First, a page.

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Climate change and water: enough talk of uncertainties, let's talk about concrete action

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The Conference of the Parties to the Kyoto Protocol will stop in Paris in December for its 21st edition since 1997. This is the 21st time that we are promised a major agreement binding 196 countries to save our climate! Let's bet that this time it will be the right one, but above all let's change course and take action so that water is not forgotten in the debates.

NASA photo showing the Thwaites Glacier in West Antarctica

Climate change is advancing at a forced march and it has already cost us several weeks of skiing in mid-mountain, moved the harvest forward by a month, lowered the flow of rivers in the summer and scientists promise us -30% of flow in the mighty Rhone in the summer in 2050. We know far too much about it not to act.

So let's start at the beginning: let's make the accommodations that concern us and are just waiting for us. Only then can we begin to build a pyramid of commitments, with communities and businesses at the bottom and ultimately at the top, the great global agreement we so desperately want.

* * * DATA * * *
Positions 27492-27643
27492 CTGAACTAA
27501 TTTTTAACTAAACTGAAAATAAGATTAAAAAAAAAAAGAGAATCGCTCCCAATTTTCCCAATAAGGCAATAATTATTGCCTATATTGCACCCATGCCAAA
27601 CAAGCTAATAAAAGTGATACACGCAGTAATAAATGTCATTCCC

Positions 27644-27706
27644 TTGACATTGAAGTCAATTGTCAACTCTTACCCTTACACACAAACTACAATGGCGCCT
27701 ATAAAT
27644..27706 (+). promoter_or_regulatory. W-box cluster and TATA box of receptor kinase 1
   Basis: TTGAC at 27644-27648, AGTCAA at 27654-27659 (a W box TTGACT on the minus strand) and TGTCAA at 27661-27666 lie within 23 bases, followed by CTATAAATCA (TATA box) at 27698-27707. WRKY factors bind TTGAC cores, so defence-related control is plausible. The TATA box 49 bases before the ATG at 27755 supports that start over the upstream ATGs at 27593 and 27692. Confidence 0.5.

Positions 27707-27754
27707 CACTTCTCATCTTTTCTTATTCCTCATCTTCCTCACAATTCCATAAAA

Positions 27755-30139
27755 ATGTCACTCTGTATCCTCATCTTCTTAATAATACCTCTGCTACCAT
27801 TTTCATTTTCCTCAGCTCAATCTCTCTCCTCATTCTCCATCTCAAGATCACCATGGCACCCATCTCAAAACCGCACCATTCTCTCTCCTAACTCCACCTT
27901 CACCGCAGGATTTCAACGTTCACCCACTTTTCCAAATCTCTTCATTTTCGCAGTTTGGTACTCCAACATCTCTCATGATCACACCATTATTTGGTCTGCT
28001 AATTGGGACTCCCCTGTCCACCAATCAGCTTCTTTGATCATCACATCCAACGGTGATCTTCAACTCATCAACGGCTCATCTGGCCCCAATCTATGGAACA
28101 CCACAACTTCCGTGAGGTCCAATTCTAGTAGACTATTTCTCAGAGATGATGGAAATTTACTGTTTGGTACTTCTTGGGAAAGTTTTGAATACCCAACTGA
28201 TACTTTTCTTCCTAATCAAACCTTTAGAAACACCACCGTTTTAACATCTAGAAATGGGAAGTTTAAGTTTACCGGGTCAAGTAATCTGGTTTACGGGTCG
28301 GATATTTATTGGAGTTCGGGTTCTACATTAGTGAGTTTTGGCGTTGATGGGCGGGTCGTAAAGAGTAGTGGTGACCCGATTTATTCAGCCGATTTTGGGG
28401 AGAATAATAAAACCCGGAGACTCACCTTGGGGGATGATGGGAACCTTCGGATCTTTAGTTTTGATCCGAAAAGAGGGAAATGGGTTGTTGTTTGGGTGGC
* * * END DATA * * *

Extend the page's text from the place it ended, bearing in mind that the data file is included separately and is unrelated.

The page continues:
Talking about adaptation was taboo until now because it immediately put you among the new climate sceptics who had given up the noble fight to stop the climate at +2°C. Since then, humanity has missed the target and the IPCC released its first report entirely dedicated to adaptation in March 2014. The way is clear and the Paris conference could well mark one of its greatest advances on this issue.

40% in South-East France with water deficit

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We are now at the stage of launching the first concrete actions in our territories. Everyone is thinking of the water that will be missing in the summer while the blazing sun will have dried out the soil. This is true enough, but it does not take into account the aggravating factor of the current monstrous waste of water. They have managed to put in water deficit 40% of the South-East of France. There are many cities in which one litre out of two is lost before reaching the tap; French agriculture is lagging behind in the conversion to drip irrigation, a solution that can however divide water consumption by 10 compared to traditional irrigation that is still in use. This will no longer happen with climate change.